Enter 5-D (Short Excerpt of the Character Pandora)

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John Williams Waterhouse “Pandora”

This is a short excerpt from my urban fantasy novel Enter 5-D.

Pandora is about the enter the labyrinth and encounters the Minotaur. She successfully escaped Pluto’s punishment.

As Pandora contemplated her choices, she heard the sound of high heels echoing in the hallway behind her and then Persephone with Demeter dressed in black dresses and stilettos entered the office. The women’s glittering eyes landed on Pandora and assessed her predicament.

Persephone lowered her eyes and in a haughty voice acknowledged her former husband. “I didn’t know you had company. You always liked them young and pretty.”

Pluto raged. “What are you doing here?”

“My mother and I thought we would stop by for a visit, if you know what I mean.”

Pluto’s Confidant entered the office and gaped at the women in the room. He hid his excitement by presenting a glacial expression.

“Did I come at a bad time?”

Pandora took that moment to back out of the office and when she entered the hallway, she sprinted to the end. However, when she reached for the door and grabbed the knob, she realized that Pluto had locked all the doors. Wishing she had her toolkit with her, Pandora pulled out a bobby pin from her hair and a credit card from her purse and set to work on the lock.

(As you can see, this is a multiple narrative novel so I skip back and forth between characters and their scenarios).

5th Novel–Strangest Literary Ride

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I never really know when I’ve completed a novel. And I guess the answer to that is once it’s published and on the shelves of bookstores. However, I completed phase one and phase two and phase three of my fifth novel, Enter 5-D (modern telling of Orpheus and Eurydice), and I have entered the beta reader zone…

Although this feels like the next to last leg of a journey, my favorite part of the journey comes when an idea for a novel enters my thoughts. It’s what Joseph Campbell would refer to the hero (in this case, the author), responding to a quest that last several months to several years, depending on the author.

I carried a heavier burden with my fifth novel in that I had memories of past mistakes weighing me down. I guess I can also see that knowledge as lightening my burden which allowed me to organize the timeline of the plots (multiple), create enough detail of the characters and setting: as well as, work out the structure ahead of time. However, I’m yet to find the right genre to squeeze this novel and I’ve used the term genre-bender. Agents don’t like this, and publishers like it even less. Bookstores and libraries need to know where to shelve the book for best results.  As a writer I have never liked categories, but I understand marketing and publicity too.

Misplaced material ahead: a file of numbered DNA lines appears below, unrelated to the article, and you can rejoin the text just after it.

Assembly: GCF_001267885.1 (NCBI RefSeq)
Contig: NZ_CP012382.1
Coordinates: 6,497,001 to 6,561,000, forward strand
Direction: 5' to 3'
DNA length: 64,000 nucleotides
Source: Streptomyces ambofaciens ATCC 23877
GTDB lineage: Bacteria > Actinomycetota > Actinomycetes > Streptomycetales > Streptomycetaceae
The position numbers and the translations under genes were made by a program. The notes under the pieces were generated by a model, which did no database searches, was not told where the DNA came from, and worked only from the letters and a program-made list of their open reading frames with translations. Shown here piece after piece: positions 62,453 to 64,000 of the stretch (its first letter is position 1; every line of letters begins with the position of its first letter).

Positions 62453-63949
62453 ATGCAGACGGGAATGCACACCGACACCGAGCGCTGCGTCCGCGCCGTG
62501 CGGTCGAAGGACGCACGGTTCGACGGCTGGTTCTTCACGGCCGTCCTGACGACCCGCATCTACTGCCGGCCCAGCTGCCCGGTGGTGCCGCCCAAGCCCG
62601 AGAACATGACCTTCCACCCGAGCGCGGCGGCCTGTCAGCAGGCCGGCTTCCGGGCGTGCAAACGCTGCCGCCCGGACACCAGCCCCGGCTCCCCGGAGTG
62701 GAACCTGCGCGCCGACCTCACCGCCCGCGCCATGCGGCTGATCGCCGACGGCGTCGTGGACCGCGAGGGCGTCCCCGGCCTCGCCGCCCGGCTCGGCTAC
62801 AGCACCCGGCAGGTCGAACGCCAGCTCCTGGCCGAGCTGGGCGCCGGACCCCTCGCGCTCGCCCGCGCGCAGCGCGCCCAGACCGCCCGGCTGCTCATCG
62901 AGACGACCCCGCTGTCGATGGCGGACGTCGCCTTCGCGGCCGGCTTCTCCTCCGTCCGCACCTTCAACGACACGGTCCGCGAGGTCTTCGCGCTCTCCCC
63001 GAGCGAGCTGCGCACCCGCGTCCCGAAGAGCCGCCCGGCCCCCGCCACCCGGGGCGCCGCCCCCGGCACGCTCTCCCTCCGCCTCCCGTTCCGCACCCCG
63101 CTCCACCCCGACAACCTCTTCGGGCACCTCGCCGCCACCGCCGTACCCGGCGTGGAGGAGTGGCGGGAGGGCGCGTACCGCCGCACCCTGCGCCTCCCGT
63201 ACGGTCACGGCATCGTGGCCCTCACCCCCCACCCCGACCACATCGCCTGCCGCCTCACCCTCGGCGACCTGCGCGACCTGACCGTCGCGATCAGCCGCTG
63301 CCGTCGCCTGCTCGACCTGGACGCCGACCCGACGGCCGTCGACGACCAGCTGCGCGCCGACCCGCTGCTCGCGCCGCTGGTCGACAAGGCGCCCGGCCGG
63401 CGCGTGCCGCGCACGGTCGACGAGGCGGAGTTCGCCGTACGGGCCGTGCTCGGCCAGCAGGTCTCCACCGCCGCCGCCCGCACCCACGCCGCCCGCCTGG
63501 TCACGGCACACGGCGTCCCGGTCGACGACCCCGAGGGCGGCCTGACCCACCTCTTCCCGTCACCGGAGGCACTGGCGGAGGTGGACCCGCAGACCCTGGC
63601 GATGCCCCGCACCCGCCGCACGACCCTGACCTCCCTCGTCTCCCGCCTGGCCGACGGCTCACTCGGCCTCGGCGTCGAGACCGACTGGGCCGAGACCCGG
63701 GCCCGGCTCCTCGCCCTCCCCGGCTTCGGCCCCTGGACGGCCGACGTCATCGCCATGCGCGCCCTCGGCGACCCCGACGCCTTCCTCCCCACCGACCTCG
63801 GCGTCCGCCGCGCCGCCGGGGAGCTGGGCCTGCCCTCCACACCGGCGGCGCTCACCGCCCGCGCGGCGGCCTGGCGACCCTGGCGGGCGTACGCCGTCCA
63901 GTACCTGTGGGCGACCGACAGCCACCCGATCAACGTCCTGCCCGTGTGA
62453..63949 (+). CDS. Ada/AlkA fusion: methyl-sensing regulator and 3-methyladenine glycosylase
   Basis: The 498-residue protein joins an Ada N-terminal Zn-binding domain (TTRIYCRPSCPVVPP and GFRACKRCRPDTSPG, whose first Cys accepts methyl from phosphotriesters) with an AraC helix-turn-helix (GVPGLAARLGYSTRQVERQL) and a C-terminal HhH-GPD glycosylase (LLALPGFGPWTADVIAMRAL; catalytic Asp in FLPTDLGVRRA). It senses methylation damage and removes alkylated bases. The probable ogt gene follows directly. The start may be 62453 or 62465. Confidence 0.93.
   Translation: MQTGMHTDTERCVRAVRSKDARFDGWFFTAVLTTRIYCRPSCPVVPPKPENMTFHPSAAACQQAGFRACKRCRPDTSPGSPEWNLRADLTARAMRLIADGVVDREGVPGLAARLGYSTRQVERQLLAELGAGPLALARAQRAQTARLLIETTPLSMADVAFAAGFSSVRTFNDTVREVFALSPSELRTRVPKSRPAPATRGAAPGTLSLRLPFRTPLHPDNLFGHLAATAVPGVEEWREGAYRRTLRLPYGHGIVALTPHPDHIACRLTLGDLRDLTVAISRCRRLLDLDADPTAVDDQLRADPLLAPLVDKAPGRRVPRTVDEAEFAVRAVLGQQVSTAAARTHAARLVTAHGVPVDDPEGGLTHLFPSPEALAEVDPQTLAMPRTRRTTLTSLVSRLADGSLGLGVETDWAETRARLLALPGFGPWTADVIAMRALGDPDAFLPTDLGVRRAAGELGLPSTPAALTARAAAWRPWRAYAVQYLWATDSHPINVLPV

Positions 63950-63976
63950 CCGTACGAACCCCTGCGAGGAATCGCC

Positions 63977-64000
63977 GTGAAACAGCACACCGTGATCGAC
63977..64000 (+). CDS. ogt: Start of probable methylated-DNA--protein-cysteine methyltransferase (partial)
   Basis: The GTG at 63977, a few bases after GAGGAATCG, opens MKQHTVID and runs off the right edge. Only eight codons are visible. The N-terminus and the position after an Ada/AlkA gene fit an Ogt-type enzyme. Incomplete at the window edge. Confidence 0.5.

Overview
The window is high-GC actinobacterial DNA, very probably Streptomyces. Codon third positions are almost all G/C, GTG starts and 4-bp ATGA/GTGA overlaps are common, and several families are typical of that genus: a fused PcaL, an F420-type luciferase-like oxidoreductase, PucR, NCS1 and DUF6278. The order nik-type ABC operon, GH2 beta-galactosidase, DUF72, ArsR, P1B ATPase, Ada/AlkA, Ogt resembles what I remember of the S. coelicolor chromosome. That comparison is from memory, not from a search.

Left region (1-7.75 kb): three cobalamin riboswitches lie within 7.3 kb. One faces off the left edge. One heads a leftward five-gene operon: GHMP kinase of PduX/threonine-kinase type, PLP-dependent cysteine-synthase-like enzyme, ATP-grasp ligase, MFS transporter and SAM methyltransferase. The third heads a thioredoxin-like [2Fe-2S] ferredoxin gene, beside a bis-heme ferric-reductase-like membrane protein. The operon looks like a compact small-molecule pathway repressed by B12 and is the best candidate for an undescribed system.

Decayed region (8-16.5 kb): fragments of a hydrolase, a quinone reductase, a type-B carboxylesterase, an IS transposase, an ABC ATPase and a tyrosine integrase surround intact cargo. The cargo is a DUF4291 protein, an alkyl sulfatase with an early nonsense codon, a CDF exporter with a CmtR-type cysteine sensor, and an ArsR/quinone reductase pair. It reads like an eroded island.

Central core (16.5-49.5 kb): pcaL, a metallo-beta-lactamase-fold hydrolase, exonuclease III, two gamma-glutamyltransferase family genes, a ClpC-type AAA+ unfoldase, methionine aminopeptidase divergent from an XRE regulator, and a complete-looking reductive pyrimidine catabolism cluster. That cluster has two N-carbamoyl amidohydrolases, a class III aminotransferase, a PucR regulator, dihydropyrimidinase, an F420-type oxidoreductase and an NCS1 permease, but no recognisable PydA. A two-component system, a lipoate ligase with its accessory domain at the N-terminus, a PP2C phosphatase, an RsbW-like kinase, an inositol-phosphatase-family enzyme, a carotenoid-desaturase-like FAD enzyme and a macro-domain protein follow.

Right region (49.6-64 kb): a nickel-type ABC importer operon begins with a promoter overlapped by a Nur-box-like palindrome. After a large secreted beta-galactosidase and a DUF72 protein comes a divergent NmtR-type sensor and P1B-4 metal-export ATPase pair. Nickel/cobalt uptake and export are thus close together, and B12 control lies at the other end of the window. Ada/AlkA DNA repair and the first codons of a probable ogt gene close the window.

My second favorite part of the journey is spending time with my characters. I immerse myself completely in their worlds during and after my writing process. I research the details of their worlds and dive into their head and heart spaces. I also find pieces of my personality in each character–even the antagonists who I sometimes relate to that borders on dangerous projections. Although I’m half joking.

My 5th novel doesn’t just coalesce everything I learned from writing my other four novels, but gleans from astrology, sound healing, music history, and my childhood love of Greco-Roman myths. Then when I was in my twenties I related to Persephone, who I include in my novel, as a powerful Divine Women character. The overall theme of the novel is that by delving into our own darkness (subconscious), we gain power and liberation. Power comes from the inner and not the outer world.

I’ve now entered the beta reader stage and I’m still cleaning up the manuscript. I don’t have a practice of complete rewrites, meaning I never toss the first draft and start from a blank page. I actually, go back and edit the previous chapter each day before writing the next chapter. Then I keep notes of the timeline, eye and hair colors of the characters, but I can still make mistakes due to forgetfulness. After all, this novel is a 300+ page journey that lasted over six months, and then I moved several times in the process of completing the final chapters and epilogue.

I believe that if an author doesn’t reinvent the wheel with each of their novels, then the process becomes easier along the way–especially if the author develops a template or formula. However, doubts, worries and fears still crop up as do potentially dramatic moments where the author deletes the file from the computer (modern version) or tosses the manuscript out the window. Never do this, by the way. You’ll regret it later.

And speaking of my novel, I have some cleaning up to do, so off I go.

 

 

Write It–Doling Out Character Backstory

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Two scenarios plague most novelists. The first one revolves around clogging the narrative with too much backstory and too many character details. The second scenario revolves around not including enough backstory or descriptions to ground the story in a reader’s mind. I fall into the latter category.

However, as I’m rewriting my 5th novel, Enter 5-D, I’ve discovered that doling out the descriptions and backstory in small amounts throughout the early chapters (and later chapters), grounds the stories, gives the readers enough description to go with, and doesn’t clutter the narrative flow.

For instance, I’m current rewriting a novel with multiple story lines, and have created a new reality since my novel falls into the speculative fiction genre. But if I included character descriptions and backstory in large chunks, then I would slow down the tempo of the narrative, and also confuse the readers.  Not to mention, bore myself.

And I also ran into the same problem that I did with my other four novels and that is, not including enough character description or motives for their actions–but I did that less with this novel than with previous ones. But on the other hand, I don’t like reading stories with too much description of the characters, such as describing the eyes, hair, and clothing and other attributes in the same sentence or even paragraph.

On the other hand, if I don’t write down the descriptions of the characters and locations on notepad or storyboard, when I’m dealing with multiple characters, and Enter 5-D has a large cast, I say that a character has blonde curly hair at the beginning of the novel and in chapter 5, he’s a brunette! Of course, you can find these mistakes during the rewriting process and have a good laugh. “Wow, Orpheus, you went from being a Viking to a dwarf. How did you manage that?”